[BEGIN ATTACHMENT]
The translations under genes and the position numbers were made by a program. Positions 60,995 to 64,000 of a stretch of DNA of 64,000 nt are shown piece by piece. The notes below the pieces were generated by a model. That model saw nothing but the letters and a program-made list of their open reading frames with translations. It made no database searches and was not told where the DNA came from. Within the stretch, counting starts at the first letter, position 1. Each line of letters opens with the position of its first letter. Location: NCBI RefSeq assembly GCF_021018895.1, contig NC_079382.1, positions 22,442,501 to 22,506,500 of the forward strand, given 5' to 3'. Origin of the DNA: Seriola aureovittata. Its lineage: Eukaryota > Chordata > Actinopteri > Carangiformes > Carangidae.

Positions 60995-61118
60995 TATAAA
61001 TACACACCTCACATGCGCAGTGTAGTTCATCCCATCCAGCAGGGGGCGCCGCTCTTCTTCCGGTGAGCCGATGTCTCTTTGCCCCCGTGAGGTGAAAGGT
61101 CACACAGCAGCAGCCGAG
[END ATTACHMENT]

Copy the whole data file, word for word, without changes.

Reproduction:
The translations under genes and the position numbers were made by a program. Positions 60,995 to 64,000 of a stretch of DNA of 64,000 nt are shown piece by piece. The notes below the pieces were generated by a model. That model saw nothing but the letters and a program-made list of their open reading frames with translations. It made no database searches and was not told where the DNA came from. Within the stretch, counting starts at the first letter, position 1. Each line of letters opens with the position of its first letter. Location: NCBI RefSeq assembly GCF_021018895.1, contig NC_079382.1, positions 22,442,501 to 22,506,500 of the forward strand, given 5' to 3'. Origin of the DNA: Seriola aureovittata. Its lineage: Eukaryota > Chordata > Actinopteri > Carangiformes > Carangidae.

Positions 60995-61118
60995 TATAAA
61001 TACACACCTCACATGCGCAGTGTAGTTCATCCCATCCAGCAGGGGGCGCCGCTCTTCTTCCGGTGAGCCGATGTCTCTTTGCCCCCGTGAGGTGAAAGGT
61101 CACACAGCAGCAGCCGAG